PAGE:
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Latest news from the Open Source, Open Data and Open GIS community

By [email protected] - 23rd August 2016 - 16:54

The latest release of the free and Open Source GIS software, QGIS, shipped in July. Those upgrading to this latest iteration (2.16.0 and codenamed ‘Nødebo’) will find additional options for copying features; the ability to store a spatial bookmark in an active project file, and support for GNSS GNRMC messages. The QGIS clipboard handler can now parse many additional text formats, including native support for GeoJSON feature collections; maptips have been improved for visibility and HTML content, and desktop MIME icons are now provided for QGIS file types. The UI benefits from a variety of new and improved features such as a new map canvas magnifier, improved map zooming, and a redesigned interactive gradient editor (pictured). For full details, visit

OSGeo has released GeoTools 15.1, the Open Source Java GIS toolkit. As well as bug fixes, this release is upgraded to NetCDF-Java 4.6.6; has support for rotated pole projection NetCDF and GRIB2 files, and includes the native GRIB2 file format used by the NOAA Rapid Refresh (RAPv3) weather forecast model. This latest stable release of the 15.x series (now requiring Java 8) is recommended for all new projects and can be downloaded from or from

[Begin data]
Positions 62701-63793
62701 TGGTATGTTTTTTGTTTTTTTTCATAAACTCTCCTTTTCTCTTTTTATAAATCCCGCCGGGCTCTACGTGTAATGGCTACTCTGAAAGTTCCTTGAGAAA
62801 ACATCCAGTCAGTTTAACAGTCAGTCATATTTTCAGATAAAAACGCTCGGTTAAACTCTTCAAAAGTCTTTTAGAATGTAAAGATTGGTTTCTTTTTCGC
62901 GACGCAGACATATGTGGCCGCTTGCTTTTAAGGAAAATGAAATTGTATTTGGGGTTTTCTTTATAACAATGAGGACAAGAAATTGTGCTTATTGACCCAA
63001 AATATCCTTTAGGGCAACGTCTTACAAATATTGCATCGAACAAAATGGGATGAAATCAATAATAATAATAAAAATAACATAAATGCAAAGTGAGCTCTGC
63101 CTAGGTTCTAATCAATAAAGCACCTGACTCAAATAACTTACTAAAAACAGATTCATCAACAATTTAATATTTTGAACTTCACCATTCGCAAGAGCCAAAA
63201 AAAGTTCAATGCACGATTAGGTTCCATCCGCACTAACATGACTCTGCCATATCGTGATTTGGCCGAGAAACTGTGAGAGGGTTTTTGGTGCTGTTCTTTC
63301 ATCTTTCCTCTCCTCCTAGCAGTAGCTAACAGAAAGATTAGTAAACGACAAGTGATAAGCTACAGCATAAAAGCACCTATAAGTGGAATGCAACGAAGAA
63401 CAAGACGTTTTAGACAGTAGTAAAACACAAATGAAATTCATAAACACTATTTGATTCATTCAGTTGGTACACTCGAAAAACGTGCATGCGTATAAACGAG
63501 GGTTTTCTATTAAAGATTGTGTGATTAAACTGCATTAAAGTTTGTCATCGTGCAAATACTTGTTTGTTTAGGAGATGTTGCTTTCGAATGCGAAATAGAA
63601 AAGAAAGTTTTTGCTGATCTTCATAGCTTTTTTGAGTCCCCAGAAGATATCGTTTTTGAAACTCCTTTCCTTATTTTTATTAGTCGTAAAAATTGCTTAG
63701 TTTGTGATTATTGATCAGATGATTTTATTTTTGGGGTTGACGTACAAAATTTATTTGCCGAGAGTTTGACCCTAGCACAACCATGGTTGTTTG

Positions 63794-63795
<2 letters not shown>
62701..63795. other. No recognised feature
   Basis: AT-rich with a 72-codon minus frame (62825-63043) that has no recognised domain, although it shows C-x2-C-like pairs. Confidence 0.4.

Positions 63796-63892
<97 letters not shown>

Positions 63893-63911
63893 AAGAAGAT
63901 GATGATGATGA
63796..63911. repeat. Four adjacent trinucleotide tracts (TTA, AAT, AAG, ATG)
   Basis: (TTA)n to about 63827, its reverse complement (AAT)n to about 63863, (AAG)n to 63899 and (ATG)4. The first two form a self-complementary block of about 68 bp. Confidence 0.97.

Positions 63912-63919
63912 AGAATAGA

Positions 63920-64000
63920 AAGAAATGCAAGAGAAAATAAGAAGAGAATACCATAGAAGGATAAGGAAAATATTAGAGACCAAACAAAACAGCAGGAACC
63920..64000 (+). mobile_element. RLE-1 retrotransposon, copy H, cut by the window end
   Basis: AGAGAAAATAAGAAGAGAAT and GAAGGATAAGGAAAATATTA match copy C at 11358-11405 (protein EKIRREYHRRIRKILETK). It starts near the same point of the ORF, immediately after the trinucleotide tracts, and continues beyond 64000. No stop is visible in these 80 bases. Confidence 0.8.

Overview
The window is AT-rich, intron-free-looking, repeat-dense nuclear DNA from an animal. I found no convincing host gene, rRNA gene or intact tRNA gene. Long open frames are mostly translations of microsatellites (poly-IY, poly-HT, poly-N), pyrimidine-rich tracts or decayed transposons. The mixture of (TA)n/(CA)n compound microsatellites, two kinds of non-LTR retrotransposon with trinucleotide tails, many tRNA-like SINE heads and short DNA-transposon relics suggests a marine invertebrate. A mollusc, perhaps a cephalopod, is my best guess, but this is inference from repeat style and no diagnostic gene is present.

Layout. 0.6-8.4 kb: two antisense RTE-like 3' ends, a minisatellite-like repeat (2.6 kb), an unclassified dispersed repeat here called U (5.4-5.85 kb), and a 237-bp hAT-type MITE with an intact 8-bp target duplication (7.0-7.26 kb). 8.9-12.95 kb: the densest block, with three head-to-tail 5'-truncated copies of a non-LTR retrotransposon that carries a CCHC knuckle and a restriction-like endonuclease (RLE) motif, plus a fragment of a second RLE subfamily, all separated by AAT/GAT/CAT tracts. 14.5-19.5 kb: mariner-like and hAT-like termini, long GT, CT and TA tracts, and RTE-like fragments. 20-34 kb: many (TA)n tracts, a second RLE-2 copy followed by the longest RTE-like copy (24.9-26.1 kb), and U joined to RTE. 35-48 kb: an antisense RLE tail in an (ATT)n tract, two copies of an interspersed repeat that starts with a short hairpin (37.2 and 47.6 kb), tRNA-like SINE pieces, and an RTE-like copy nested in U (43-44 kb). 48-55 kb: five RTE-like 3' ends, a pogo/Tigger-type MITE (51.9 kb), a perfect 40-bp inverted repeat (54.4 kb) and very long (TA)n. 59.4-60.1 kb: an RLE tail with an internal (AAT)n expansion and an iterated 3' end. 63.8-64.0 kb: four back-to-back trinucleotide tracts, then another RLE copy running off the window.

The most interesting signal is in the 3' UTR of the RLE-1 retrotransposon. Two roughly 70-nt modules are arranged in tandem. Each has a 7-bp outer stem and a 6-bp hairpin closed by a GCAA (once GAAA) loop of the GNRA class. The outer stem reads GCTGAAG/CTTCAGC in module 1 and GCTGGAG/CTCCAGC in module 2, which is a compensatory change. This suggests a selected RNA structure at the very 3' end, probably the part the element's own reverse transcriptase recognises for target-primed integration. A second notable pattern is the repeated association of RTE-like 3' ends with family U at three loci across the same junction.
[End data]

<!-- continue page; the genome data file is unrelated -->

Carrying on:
The OpenStreetMap annual conference, State of the Map 2016, convenes later this month (23-25 September) at the Vrije Universiteit in Brussels, Belgium. The programme is now available at

The Open Geospatial Consortium (OGC®) is inviting public participation in its newly-established Citizen Science Domain Working Group (Citizen Science DWG). Its early work will be to assess the results of COBWEB, an EU-funded programme that enables citizens to collect environmental data using mobile devices ( as well as to consider future standards work. Those interested in assisting the group will find further information at and can join an email list at citizen-science.dwg